Robidas scored.  Brad Richards then had one of the most amazing 5 seconds of hockey I can remember fired a slap-shot that dropped a Chicago defensemen from in front of Turco,  retrieved the rebound and fired a second slap-shot past Turco with seconds left in the 2nd period.  It threw the arena into a frenzy.  3-2.  And the Stars were struggling back.

The 3rd period started with a shift from the Ribeiro/Morrow/Langenbrunner trio, and by the end of the shift, the game was tied as Langenbrunner missed a wide open net, but the puck ended up in the crease where Brenden scored a Brenden goal, fighting for the puck and knocking it into the air.  The puck, in slow-motion, went up and then down onto the back of Turco.  Then, it rolled off his back and over the line.  3-3.  And the roof was shaking again.

The rest of the 3rd and Overtime was just spectacular.  The lower level was on its feet.  The electricity was wonderful.  Stars fans were joined by a fair amount of Chicago red, and the energy shifts with each rush up the ice and each save on either goal was playoff-like.  Neither goalie would concede the rest of the way in open play. 

So, it came down to a shootout.  As great as the night had been, it wouldn't have been the same if they didn't get the 2nd point.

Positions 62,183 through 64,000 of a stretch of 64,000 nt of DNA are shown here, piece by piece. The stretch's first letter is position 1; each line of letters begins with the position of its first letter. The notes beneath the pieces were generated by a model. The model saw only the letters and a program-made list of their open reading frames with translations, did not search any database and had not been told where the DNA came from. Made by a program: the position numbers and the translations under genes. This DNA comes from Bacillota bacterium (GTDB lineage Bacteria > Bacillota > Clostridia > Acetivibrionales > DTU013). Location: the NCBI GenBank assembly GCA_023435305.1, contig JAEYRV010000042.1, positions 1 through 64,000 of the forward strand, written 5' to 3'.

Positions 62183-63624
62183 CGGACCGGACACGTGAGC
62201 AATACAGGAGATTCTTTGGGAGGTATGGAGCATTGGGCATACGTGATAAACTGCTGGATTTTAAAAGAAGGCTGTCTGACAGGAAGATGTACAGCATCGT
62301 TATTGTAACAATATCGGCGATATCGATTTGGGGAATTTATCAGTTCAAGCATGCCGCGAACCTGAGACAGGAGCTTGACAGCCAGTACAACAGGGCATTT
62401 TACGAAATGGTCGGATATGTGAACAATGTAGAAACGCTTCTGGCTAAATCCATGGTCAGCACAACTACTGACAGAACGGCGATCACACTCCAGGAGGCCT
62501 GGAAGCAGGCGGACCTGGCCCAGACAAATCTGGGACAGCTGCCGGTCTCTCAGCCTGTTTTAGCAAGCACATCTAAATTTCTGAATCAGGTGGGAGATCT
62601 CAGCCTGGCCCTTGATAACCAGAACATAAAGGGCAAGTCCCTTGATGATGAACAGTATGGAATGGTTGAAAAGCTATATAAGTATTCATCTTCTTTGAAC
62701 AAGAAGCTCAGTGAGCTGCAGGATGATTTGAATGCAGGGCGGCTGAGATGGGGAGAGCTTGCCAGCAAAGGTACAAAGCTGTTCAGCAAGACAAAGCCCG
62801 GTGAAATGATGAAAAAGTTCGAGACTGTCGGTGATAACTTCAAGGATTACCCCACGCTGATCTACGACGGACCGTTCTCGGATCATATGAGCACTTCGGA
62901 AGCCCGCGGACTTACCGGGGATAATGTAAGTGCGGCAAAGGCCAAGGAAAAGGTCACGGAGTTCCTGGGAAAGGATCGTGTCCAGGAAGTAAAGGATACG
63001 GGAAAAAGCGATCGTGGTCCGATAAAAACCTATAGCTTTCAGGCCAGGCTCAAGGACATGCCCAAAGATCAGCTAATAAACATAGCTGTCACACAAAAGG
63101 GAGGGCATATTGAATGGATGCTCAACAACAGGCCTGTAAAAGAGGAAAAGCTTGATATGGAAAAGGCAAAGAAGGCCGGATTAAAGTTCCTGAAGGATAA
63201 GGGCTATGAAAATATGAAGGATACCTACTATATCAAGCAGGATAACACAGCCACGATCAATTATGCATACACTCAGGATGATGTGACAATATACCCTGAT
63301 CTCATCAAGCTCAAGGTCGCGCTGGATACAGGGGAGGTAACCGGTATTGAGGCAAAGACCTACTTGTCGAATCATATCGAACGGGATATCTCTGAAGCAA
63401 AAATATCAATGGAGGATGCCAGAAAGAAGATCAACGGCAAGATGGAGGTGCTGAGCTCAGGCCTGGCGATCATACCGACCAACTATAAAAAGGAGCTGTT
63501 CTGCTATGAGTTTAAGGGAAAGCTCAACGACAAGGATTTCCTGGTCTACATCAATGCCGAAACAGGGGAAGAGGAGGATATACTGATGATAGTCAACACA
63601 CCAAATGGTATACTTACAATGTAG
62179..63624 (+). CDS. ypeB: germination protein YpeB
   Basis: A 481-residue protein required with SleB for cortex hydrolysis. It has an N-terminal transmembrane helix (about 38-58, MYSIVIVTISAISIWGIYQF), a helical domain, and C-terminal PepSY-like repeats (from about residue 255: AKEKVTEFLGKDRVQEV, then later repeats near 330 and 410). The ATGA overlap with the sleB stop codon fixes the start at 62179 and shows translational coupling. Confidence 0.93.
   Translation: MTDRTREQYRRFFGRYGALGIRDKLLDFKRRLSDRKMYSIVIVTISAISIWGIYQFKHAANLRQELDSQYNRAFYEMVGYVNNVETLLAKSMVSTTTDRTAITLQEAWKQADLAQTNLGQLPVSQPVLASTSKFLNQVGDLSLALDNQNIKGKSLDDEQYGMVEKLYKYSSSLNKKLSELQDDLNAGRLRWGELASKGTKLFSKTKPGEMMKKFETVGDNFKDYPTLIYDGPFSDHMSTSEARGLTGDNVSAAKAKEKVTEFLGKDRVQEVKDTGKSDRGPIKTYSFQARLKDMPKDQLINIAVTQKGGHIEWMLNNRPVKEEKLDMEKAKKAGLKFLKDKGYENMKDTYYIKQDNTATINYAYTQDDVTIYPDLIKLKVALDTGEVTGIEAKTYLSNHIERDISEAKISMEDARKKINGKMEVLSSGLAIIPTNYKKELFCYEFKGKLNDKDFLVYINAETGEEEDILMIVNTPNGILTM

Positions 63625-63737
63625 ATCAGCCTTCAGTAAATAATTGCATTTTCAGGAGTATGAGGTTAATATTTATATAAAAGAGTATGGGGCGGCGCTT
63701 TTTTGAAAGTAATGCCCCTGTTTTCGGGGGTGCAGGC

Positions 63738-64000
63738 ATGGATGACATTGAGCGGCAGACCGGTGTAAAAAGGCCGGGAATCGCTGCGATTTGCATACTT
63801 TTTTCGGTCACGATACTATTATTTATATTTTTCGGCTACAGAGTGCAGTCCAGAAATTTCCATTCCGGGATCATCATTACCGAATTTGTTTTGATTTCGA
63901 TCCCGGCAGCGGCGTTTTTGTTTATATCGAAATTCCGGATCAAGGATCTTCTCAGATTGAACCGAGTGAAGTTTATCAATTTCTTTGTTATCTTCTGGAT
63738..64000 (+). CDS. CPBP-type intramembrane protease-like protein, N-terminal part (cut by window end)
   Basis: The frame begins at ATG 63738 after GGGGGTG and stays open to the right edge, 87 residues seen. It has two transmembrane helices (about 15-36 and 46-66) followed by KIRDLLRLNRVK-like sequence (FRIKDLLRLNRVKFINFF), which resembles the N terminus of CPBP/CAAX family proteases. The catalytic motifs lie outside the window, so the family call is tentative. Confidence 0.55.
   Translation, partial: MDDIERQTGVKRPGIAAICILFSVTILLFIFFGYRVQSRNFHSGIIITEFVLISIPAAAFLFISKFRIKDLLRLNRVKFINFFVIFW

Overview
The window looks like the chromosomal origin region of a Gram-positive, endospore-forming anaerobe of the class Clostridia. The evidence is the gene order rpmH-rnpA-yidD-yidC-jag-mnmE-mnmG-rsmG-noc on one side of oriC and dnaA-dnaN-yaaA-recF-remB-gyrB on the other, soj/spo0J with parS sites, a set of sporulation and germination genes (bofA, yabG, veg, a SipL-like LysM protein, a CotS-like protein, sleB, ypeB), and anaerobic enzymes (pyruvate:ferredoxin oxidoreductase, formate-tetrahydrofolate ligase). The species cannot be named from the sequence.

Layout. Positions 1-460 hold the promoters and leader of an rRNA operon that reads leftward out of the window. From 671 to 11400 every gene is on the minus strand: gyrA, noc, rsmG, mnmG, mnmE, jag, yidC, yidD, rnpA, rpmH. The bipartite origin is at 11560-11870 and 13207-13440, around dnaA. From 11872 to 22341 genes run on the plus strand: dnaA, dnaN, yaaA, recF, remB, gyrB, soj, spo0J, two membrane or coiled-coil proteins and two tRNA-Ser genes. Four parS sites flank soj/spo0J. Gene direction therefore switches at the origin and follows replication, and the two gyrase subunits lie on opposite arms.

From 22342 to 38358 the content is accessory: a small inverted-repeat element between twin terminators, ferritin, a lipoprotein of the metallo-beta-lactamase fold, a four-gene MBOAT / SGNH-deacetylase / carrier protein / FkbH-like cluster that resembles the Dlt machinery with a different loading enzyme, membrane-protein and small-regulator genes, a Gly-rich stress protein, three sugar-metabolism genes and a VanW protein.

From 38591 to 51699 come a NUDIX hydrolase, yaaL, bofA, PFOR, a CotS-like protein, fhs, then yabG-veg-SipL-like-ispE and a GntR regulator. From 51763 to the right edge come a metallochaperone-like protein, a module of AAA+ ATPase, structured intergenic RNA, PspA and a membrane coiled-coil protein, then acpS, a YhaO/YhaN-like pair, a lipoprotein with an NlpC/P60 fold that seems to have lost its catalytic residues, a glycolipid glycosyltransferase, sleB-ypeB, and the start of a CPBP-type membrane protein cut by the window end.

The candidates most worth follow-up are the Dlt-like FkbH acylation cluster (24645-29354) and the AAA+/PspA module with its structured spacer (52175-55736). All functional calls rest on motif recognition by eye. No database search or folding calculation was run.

Stars coach Marc Crawford tabbed Morrow to start the shootout.  A rather odd idea, but it was Morrow vs Turco.  That made to much sense.  Best buddies, but now, as sports will sometimes order, they have been forced to square off.  And Morrow squeezed the puck barely through Turco's legs. 

Richards and Ribeiro would also score - with #63's finish another masterpiece of his subtle genius.  And the Stars would win 4-3 in the shootout. 

A recap like this is not something I often supply on this blog.  But a game like this was not something we see very often.

The game was great.  The circumstances made it vital.  And the arena was something that made me optimistic that a night like this is still very possible. 

1 of 82?  Hardly.  2 badly needed points.  And a gust of wind into the sails of the troops. 

What a night.

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1 x - ANA 77 48 22 7 225 215 103
2 x - NSH 76 47 21 8 218 183 102
3 STL 75 46 22 7 228 186 99
4 MIN 76 44 25 7 219 186 95
5 CHI 74 44 24 6 209 172 94
6 VAN 74 43 27 4 212 199 90
7 WPG 75 39 24 12 212 197 90
8 LAK 75 37 24 14 200 188 88
9 CGY 75 40 28 7 219 199 87
10 SJS 75 37 30 8 210 212 82
11 DAL 75 36 29 10 232 240 82
12 COL 74 34 28 12 200 206 80
13 EDM 75 22 40 13 181 254 57
14 ARI 76 23 45 8 160 252 54


J. Benn 75 27 44 -6 71
T. Seguin 65 33 34 -3 67
J. Spezza 75 16 40 -4 56
J. Klingberg 58 10 27 5 37
C. Eakin 71 17 17 -4 34
A. Goligoski 75 4 30 -1 34
T. Daley 61 16 17 -10 33
A. Hemsky 69 11 21 -7 32
S. Horcoff 71 11 17 7 28
V. Fiddler 73 12 14 -5 26
K. Lehtonen 33 15 10 .907 2.84
J. Enroth 14 26 2 .900 3.28